Negative Responses

Negative Responses

Something that really pisses me off is the casual negativeness that everyone seems to accept.

The biggest example of this is when you say to someone “How are you?” or similar.

The response almost EVERYONE seems to give?

“Oh… I’m not too bad.”

Not TOO bad?!? Like, you’re BAD, but compared to usual it’s a little better?!

Fuck you all!

I always answer with “I’m good*, thanks!”

How about you?

*If you’re not ‘good’, 99% of people asking don’t give a shit so won’t want to hear about it, anyway.

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11 thoughts on “Negative Responses

  1. Nah. Too generic.

    “Well, I’ve stopped wetting the bed in my sleep. And I’ve learned how to barf on command. Wanna see?”

    “My dog died. But that’s OK ’cause we were out of groceries anyway, and he was kind of tender.”

    “Not too sure how I am. The forty other people in my head are all fine. Except Betty. She’s being a bitch. I can tell because my nose keeps running.”

  2. You might be asking the wrong way. Do it like Joey from “Friends” … “How YOU doin’?” Of course, that might make some of your male friends a bit uncomfortable. πŸ˜€

  3. Wow! That’s what I have to say about this book, after having been raised in the Dale Carnegie “How to Win Friends and Influence People” and Maxwell’s “21 Irrefutable Laws of Leadership” School of human relations. That school of thought prescribes that you treat others with respect and dignity, expect the best of others, protect others, and lead through positive example.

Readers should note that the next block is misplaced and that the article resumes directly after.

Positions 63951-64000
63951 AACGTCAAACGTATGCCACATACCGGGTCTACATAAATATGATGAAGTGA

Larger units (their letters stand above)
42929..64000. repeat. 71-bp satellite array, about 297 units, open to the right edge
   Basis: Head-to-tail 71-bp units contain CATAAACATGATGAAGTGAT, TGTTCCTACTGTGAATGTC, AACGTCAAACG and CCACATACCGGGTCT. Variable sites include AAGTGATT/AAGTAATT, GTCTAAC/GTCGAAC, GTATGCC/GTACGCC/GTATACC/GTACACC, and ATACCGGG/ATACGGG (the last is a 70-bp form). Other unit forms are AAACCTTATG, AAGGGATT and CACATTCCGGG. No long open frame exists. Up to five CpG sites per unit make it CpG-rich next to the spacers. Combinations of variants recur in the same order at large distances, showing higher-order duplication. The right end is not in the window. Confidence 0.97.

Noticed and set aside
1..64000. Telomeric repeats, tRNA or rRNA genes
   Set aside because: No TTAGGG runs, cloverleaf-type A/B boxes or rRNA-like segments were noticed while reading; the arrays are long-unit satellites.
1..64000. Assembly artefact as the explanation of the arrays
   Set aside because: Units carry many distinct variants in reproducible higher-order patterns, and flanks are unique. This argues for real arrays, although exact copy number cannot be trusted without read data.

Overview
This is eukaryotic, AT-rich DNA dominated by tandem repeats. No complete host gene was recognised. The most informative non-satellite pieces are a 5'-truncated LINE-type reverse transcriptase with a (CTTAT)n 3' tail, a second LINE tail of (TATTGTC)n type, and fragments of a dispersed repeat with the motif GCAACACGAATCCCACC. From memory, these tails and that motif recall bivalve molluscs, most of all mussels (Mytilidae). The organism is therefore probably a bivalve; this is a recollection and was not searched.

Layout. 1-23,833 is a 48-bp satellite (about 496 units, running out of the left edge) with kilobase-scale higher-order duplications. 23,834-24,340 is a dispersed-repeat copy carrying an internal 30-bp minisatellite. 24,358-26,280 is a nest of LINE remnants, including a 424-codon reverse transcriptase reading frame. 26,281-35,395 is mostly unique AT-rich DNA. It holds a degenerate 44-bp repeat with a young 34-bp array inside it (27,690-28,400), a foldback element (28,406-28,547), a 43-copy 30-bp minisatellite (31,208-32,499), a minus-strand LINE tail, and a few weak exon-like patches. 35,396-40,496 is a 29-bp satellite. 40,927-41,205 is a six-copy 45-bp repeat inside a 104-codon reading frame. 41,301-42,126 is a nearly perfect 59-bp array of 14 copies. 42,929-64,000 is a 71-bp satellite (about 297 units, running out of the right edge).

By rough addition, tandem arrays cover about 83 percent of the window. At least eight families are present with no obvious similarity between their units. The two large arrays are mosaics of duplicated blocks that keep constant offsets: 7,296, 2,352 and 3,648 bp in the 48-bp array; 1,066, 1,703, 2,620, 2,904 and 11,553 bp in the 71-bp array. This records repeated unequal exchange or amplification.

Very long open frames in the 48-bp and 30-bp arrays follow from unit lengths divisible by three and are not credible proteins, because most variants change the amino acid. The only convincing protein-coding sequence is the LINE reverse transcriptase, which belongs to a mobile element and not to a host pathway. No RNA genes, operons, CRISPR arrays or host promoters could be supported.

What lead me to this book is not everyone responds to the above, and whenever I encountered deception, insincerity, or deceit, I always assumed it was a result of my personal leadership shortcomings.

    After reading this book, I think I’ve experienced my share of invalidators, both those I’ve worked for, and subordinates (who attempt to use the invalidation techniques described in the book to subtly manipulate). And in retrospect, I’ve probably been guilty of some of the invalidation techniques described in the book.

    Just as Carter states in the book that some people have personality disorders, and some people are criminals AND have personality disorders (i.e. the former doesn’t excuse the latter), he also makes the distinction of those who unintentionally slip into invalidation behavior, and those who are hardcore, guilt-free INVALIDATORS.

    BOTTOMLINE: I’d highly recommend this book to anyone trying to understand others, whether for leadership or just to improve personal relations. It’s a quick read and Carter’s writing style is engaging and entertaining while remaining of topic.

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